Saturday, 2 July 2011

Al Shami

A residential Jericho sidestreet might not be the logical place to situate a Lebanese restaurant, but Al Shami's tucked-away location certainly hasn't done it any harm. Established in 1988, this smart but friendly place is a cut above the city's other Lebanese restaurants looks-wise: there are no gaudy window displays and shisha pipes on show here, just a ligh-filled room of traditional wooden furniture and white table cloths.

The menu begins with an extensive selection of meze (divided into hot and cold sections), with a selection of vegetarian and fish main courses and plenty of meaty numbers under the 'charcoal grill' heading. Although reasonably-priced vegetarian mains such as cracked wheat, lentils and fried onions served with yoghurt (£6.90) sounded interesting, there's nothing like a bit of variety, so we stuck with the meze.

As S had kindly agreed to renounce flesh for the evening, we opted for a dish of houmous and one of mohammara (a violently-coloured blend of crushed nuts red capiscum, olive oil and spices), a fattoush (mixed salad with herbs and toasted Lebanese bread), some fatayer sebanikh (pastries filled with spinach, onions, pine nuts and lemon juice), sanbousek biljibneh (feta-filled pastries) and some falafel. This may sound like more than two relatively small people could stomach, but given the delicious-sounding selection on the menu, it was a fairly restrained order.


Sipping a glass of Lebanese white wine as we waited, a platter of raw vegetables appeared in front of us. I'd call them crudites, but last time I checked, a whole green pepper and half a lettuce didn't fit into this category. An unusual addition to the table maybe, but an easy way to your five a day as long as you don't mind a bit of at-table chopping action.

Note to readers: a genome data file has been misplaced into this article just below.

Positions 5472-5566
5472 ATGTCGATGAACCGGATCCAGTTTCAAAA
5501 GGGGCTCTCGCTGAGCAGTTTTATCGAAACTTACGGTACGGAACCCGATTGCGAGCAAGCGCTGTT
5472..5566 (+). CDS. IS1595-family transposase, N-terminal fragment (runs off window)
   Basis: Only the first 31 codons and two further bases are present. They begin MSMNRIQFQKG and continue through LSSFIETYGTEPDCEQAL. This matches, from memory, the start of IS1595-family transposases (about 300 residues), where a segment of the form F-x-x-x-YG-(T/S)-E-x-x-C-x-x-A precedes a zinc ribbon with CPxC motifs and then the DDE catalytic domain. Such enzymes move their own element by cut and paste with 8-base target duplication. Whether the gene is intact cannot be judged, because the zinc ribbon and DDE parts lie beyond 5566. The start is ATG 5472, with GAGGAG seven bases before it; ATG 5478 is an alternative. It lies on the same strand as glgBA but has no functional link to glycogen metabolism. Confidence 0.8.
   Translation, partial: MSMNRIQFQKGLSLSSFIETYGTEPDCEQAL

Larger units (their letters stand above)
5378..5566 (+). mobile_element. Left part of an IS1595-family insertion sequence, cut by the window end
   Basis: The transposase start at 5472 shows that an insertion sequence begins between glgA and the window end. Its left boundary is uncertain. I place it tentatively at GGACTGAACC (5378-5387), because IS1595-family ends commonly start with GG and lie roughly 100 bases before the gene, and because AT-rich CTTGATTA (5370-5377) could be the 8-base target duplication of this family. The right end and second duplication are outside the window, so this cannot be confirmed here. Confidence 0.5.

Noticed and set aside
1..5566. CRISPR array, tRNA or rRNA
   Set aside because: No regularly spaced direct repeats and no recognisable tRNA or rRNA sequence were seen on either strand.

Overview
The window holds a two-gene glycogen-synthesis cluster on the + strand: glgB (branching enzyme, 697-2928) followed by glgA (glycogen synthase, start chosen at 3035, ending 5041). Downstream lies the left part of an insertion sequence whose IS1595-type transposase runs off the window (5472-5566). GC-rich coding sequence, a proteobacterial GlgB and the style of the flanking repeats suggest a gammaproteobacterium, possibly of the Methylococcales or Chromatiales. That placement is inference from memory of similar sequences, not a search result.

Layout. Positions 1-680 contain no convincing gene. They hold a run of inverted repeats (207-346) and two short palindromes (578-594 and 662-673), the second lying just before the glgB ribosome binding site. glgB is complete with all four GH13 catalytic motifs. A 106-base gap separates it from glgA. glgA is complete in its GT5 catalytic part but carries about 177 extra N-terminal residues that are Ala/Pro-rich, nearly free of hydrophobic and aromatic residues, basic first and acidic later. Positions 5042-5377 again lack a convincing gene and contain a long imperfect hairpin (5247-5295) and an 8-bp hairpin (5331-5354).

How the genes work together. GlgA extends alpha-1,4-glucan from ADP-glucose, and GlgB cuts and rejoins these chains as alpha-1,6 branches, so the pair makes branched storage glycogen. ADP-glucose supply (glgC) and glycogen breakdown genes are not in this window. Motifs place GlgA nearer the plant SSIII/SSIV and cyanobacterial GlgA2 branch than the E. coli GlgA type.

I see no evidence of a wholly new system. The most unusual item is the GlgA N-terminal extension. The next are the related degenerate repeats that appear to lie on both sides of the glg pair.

Within a matter of minutes, the waiter whirled over with a tray of well-presented little dishes of vegetarian delights. All were a decent size for the price (between £2.50 and £3.50 each) - none of the thimble-sized portions so common in UK 'tapas' restaurants. The houmous was smooth and creamy and the mohammara just spicy enough; perfect smeared on chunks of fresh flatbread. An ideal summer dish, the fattoush was fresh and lemony tasting, with the crispy flakes of toasted bread adding substance. The falafel was a touch on the dry side for my taste, but slathered with houmous it was perfect. Both the pastries were surprisingly light and full of flavour - I thought that the fatayer may feel somewhat lacklustre without any cheese content, but the addition of pine nuts and lemon juice was definitely enough.

For just £28.50 for 2 people including 2 glasses of wine and a 10% service charge, our meal made me understand why Al Shami has been drawing customers to this corner of Jericho for over 20 years: it's a class act, without the hefty price tag.

Rating: 9

Al Shami is at 25 Walton Crescent, Oxford OX1 2JG. Tel: 01865 310066.

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